Currently so many developers depend on preprocessors such as Sass or Less because there are so many features that we want to use that are missing from the current web standard. First of all we have so many different browsers means we need to have a browser specific prefix, so if we want to support new features like animations, we have to add browser prefix, the vendor prefix for each one of them and that can be really long, so we want to get rid of those and by using preprocessor. Or I would say variables, if we want to set some colors to certain variables we can reuse the same variable or we don’t have to keep changing each time in design I make changes, right? So this is not doable yet with current CSS but now we have a new standard that is coming, there is a proposal about CSS variables and other things that close a gap in between current standard and something that preprocessors do, so that would be really wonderful news to us.

   

9. You mentioned Sass and Less, so with these new standards would those go away those preprocessors or do you think they still offer some utility?

I think it will stay but once standards, like CSS standard catches up, this is something interesting because like maybe few years ago everybody was using jQuery, but then what the jQuery guys have done to the web standard is actually wonderful, I mean you use to have a $ but now we have a querySelector (method) as a standard, so something like this once [the features ] make it into the standard maybe we are going to depend and less and less on Less, I don’t try to joke about it, but yes, that’s what I think and that will be actually great news because it’s not like you know we are ditching them, it’s more like Sass and Less guys have contributed so much to make the standards better, so I think that will be great if it happens.

Werner: They basically helped design the standard by providing a useful workaround.

I think so, I would say so.

Werner: That happens a lot in the web, as you say, with jQuery and all these ideas, it’s a very communal I guess design process.

I really think web is free to the community work and everyone of us as a developer to participate, doesn’t matter if we are actually officially W3C member or not, we can always express our opinions.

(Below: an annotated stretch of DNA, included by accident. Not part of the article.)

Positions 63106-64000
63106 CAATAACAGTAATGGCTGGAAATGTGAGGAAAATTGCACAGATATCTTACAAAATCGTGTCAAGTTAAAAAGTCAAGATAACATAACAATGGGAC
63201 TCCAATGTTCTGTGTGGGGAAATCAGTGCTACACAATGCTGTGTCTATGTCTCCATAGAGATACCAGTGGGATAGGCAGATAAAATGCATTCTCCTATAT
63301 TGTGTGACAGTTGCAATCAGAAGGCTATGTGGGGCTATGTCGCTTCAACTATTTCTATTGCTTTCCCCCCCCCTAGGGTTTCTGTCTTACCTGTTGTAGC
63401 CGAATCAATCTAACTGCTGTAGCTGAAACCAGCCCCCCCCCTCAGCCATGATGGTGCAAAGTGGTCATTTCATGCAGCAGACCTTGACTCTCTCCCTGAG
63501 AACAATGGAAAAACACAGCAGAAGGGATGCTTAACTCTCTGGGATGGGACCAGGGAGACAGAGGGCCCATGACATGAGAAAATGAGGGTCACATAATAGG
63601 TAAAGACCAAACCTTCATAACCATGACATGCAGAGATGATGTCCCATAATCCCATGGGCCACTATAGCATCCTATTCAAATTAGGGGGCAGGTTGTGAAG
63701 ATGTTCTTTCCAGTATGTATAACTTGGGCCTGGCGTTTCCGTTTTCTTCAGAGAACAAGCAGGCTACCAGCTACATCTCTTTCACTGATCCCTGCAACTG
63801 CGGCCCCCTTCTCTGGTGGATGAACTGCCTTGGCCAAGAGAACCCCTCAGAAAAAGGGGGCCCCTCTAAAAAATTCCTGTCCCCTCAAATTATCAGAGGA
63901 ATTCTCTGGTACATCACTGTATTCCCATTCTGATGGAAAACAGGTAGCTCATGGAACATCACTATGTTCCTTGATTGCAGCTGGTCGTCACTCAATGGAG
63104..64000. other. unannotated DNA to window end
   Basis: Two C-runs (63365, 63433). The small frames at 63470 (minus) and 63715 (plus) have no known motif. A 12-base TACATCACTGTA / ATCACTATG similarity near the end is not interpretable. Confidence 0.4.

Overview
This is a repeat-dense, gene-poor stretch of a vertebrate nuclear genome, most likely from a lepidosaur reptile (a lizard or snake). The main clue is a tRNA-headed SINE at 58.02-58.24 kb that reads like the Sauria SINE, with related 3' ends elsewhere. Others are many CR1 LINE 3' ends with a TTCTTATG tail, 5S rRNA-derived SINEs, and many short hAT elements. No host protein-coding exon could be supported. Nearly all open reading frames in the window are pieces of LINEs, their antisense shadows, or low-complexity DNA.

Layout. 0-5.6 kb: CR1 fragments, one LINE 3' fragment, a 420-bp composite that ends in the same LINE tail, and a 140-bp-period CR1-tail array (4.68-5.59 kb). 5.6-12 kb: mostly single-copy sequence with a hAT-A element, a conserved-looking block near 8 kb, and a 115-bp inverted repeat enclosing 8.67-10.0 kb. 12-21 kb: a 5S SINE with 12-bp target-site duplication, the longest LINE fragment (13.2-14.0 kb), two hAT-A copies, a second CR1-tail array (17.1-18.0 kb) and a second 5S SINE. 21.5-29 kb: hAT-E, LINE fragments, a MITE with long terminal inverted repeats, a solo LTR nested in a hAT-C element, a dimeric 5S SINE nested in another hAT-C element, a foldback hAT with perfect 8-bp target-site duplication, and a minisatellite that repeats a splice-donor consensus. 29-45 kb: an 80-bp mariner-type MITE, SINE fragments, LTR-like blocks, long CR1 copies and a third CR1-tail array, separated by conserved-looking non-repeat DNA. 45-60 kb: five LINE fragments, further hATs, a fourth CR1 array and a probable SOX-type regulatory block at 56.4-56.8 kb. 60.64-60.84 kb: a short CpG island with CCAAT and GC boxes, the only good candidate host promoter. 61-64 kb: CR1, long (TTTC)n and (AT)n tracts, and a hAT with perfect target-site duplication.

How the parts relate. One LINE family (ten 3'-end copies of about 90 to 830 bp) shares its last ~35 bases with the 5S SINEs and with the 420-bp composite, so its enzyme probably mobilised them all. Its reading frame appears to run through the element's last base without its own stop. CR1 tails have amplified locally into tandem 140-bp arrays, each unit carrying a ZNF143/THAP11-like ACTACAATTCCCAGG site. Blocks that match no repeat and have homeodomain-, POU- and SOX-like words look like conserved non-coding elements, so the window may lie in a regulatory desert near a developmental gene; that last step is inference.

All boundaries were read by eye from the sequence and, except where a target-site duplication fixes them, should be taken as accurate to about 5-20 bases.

10. Since you mention Less and Sass, what do you think of other languages that compile to JavaScript, so when you write code do you write JavaScript, do you write CoffeeScript, do you write Dart?

I can’t really say much because I haven’t really used CoffeeScript, so when I use JavaScript it’s JavaScript and it’s yes, I can’t really see if you know what I mean, I’m not saying I can’t trust how it’s get it converted and so, but I just simply haven't tried.

Werner: You still prefer JavaScript.

Yes, just my personal preference.

Werner: To wrap up, a few months ago, years ago you created something involving HTTP and cats, so you bring the best two thing on the web together, what did you do there.

So really Internet is for cats, is what everybody says, so I’m a big cat person, I do have a cat, I used to have two but now only have one, but anyway I’m a big cat lady and I love Internet as well so of course you want to bring two things together, and I don’t know how I got the idea but you know of course HTTP status errors are just something that we see all the time, maybe daily, so one day I just decide to combine them all, I never expected that was going to be so successful that gave me like 15 minutes of fame. Interesting phenomenon people do like cats.

Werner: If you want to promote something, use cats.

Just use cats, it’s my takeaway, cats solve everything.

Werner: It’s a great way to end and thank you very much Tomomi!

Thank you for having me!